Bristol Bay is like good whiskey

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Bristol Bay is like good whiskey

By Pat Hoglund

I have been to the promised land and it is beautiful. Alaska’s Bristol Bay is raw and unspoiled. It is everything you would imagine it to be. It is the last great bastion for wild salmon and trout. Take it for granted and you’re a fool. Take it for what it is, and you understand that places like it are meant to be left alone. 

To really appreciate this area all you need to do is press your boot into its soft tundra, or wade into one of the countless rivers that flow through the millions of acres that make up the Bristol Bay region. When you do, you’ll instantly have a finer appreciation for how things are supposed to be. It’s like good whiskey. It’s smooth and satisfying and you know you’re drinking something special. Mix it with Coke and you may as well resign yourself to fishing for trout at the put and take pond. 

If you’ve never been to Bristol Bay all you need to know is that it supports one of the last places in North America where salmon and trout are left to their own devices. There are an estimated 60 million wild salmon that return annually, and an untold number of wild trout that are the beneficiaries of those salmon. It is a fisherman’s paradise if ever there was one. 

According to the ADF&G, nearly 40 percent of all sockeye harvested in the world come from here. This past season 56.5 million sockeye returned to Bristol Bay, the second highest on record. Never before had there been a day when commercial fishermen caught more than a million fish in a day; yet this year there were two days in a row when the harvest reached 1.5 million salmon per day. The escapement goals were met, with 18.8 million salmon returning to spawn. Salmon alone are responsible for $1.5 billion to the economy and over 14,000 people depend on Bristol Bay for their livelihood. That includes commercial fishermen and recreational fishermen, not to mention everyone else directly or indirectly involved (think supermarkets, restaurants, fishing lodges, etc.). To say Bristol Bay salmon are important is like saying water is scarce in the desert.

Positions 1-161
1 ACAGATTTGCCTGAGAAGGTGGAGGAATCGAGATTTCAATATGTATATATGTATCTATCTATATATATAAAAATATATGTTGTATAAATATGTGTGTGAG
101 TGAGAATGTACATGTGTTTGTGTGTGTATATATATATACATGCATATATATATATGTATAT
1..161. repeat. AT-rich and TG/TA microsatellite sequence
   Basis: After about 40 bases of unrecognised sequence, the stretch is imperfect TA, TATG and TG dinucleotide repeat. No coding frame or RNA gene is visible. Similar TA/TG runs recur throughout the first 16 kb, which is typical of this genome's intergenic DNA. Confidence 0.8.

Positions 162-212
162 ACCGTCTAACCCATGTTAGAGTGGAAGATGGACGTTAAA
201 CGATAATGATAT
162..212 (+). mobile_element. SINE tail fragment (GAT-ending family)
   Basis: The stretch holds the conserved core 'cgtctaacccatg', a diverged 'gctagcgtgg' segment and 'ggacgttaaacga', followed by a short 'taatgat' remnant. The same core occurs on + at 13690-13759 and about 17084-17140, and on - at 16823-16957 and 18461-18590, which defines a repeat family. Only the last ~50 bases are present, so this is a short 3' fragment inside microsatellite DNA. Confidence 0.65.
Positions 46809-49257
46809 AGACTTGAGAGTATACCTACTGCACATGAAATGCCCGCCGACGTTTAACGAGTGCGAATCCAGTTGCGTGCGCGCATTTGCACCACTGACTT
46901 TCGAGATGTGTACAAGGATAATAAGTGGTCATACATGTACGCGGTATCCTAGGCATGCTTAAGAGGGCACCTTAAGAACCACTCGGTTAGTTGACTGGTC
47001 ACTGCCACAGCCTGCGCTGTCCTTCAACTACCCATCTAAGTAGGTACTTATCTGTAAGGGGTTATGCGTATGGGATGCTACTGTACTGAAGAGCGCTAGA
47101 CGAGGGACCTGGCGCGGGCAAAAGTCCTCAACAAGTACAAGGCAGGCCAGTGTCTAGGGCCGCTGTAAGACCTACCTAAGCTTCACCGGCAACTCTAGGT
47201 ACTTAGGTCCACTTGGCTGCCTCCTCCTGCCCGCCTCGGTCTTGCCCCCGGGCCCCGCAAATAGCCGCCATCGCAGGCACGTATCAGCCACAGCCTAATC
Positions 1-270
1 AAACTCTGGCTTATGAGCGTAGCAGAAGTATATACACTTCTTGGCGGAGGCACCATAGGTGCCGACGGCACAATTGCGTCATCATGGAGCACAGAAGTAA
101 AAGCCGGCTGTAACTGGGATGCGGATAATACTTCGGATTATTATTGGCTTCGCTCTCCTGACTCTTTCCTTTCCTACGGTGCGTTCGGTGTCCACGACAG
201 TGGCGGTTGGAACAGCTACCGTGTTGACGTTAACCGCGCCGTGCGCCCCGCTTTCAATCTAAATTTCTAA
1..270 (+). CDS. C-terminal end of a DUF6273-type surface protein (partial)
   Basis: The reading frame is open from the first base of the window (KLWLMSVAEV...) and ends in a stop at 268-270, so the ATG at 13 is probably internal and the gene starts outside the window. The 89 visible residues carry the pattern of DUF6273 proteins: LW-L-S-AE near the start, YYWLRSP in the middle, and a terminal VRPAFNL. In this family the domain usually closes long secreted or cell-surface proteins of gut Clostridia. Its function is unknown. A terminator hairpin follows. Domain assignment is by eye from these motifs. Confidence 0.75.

As you will read in Mike Lunde’s story on the reemergence of Pebble Mine page ?, there are forces of evil trying to reverse almost a decade of work that halted open pit mining in Bristol Bay. Mike lives in Alaska and works in fisheries. Like most Alaskans, he knows what’s at stake and he’s scared that the Pebble Mine will someday actually happen. As he points out in his piece, what we all thought was a dead issue is now alive and breathing again thanks in large part to the Trump administration’s effort to roll back environmental reforms. The mine was all but dead under President Obama’s administration, but now thanks to Scott Pruitt’s leadership we are again staring down the barrel of a loaded cannon that will blow a hole the size of a watermelon into the side of boat. As you’ll read EPA Administrator Scott Pruitt cut a deal with Pebble Limited Partnership that can undo almost a decade of work. In other words, the Pebble Mine has been granted a stay of execution. I suggest you read Mike’s story and find a way to help. 

The mere mention of Trump raises the hackles on most conservation-minded people. Understandably so. No matter your view on politics, this goes beyond what you think of our current administration. This decision has lasting consequences. If it were to happen, both Trump and Pruitt will dead and gone and the trail of their carelessness acts will be felt for generations to come. There would be no turning back. 

For all it offers, Bristol Bay deserves protection, our appreciation and our respect. Just like a glass of Macallan single malt. You sip and enjoy it and it would be a travesty if we allowed the EPA mix it with a soft drink. 

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